Montane Forest Water Use Under Increased Episodic and Earlier Snowmelt

TitleMontane Forest Water Use Under Increased Episodic and Earlier Snowmelt
Publication TypeConference Proceedings
Year of Conference2019
AuthorsCooper, Ava, and Harpold Adrian
Conference Name87th Annual Western Snow Conference
Conference LocationReno, NV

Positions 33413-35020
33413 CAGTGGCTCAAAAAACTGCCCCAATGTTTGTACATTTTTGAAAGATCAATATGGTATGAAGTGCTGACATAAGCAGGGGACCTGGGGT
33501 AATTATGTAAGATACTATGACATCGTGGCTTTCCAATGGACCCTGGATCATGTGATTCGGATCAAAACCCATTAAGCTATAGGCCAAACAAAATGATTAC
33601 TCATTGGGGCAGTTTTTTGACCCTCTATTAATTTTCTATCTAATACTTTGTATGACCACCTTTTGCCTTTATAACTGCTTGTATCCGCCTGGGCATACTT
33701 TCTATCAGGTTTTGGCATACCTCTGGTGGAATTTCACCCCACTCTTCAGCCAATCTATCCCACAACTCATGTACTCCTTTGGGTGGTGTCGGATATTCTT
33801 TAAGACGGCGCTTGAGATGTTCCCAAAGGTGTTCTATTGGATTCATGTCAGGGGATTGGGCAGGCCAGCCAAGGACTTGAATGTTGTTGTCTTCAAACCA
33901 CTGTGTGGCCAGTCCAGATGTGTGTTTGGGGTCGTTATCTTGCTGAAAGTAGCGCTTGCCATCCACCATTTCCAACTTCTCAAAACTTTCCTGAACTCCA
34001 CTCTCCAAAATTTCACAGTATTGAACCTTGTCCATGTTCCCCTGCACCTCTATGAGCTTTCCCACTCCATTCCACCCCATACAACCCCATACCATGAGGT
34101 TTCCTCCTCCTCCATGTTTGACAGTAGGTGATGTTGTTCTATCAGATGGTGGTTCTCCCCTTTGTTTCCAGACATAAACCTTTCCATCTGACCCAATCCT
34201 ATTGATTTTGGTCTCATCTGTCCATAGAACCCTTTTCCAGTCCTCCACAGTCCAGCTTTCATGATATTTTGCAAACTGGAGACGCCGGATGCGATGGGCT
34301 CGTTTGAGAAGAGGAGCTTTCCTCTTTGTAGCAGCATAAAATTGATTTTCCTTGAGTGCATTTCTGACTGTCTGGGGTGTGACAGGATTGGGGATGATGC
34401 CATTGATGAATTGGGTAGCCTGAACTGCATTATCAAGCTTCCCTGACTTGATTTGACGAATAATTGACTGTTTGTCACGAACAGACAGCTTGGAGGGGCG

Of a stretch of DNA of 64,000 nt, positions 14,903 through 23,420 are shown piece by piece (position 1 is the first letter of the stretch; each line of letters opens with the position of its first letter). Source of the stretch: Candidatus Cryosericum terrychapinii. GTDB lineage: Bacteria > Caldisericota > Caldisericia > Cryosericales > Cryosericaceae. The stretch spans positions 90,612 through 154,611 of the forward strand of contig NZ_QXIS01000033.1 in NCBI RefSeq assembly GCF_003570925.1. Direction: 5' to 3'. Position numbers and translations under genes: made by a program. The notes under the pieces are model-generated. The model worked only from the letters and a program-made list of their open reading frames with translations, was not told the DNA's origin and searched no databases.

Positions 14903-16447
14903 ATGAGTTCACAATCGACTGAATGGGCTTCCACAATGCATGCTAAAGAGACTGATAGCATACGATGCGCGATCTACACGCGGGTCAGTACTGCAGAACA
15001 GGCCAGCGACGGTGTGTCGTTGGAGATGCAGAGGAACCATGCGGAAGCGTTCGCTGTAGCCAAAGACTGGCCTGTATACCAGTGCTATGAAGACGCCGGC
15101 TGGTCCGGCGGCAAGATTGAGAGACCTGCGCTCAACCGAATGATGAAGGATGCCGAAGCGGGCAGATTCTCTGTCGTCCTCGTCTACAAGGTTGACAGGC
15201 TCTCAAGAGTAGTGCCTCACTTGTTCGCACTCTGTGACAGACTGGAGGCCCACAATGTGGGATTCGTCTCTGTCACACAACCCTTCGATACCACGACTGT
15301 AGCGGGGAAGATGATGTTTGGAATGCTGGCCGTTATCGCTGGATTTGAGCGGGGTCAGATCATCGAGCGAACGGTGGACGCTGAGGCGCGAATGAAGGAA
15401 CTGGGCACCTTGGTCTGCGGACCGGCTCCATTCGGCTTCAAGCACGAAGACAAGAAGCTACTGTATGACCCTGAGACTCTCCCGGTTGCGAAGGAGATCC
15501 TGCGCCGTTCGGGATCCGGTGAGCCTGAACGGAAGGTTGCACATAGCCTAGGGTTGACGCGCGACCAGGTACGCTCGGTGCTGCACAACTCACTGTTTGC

Western U.S. montane forests rely disproportionately on snowmelt, which potentially makes them sensitive to changes in snowpack to alter large-scale water and carbon budgets. We used an aspect transect of sap flow and meteorological measurements in Sagehen Creek watershed, in the Sierra Nevada mountains, to empirically determine controls on the timing of water use by conifer forests. We determine which environmental variables (temperature, humidity, shortwave radiation, and soil moisture) are limiting sap flow across the growing season using a boundary lines analysis. We find that all sites exhibit transitions from energy limitations in spring, to water limitations in summer, and back to energy limitations in fall. Response of sap flow to predictors was more variable during spring than fall, which is consistent of more episodic temperature limitations in the spring. Later snowmelt leads to substantial transpiration prior to snow disappearance and trees were air temperature limited less of the time. Shifts from rain to snow under climate change might diminish existing forest refugia as snowmelt becomes more similar across slope aspects. Future efforts focused on modeling the relationship between snow water inputs and transpiration will be important to understanding the potential effects of climate change.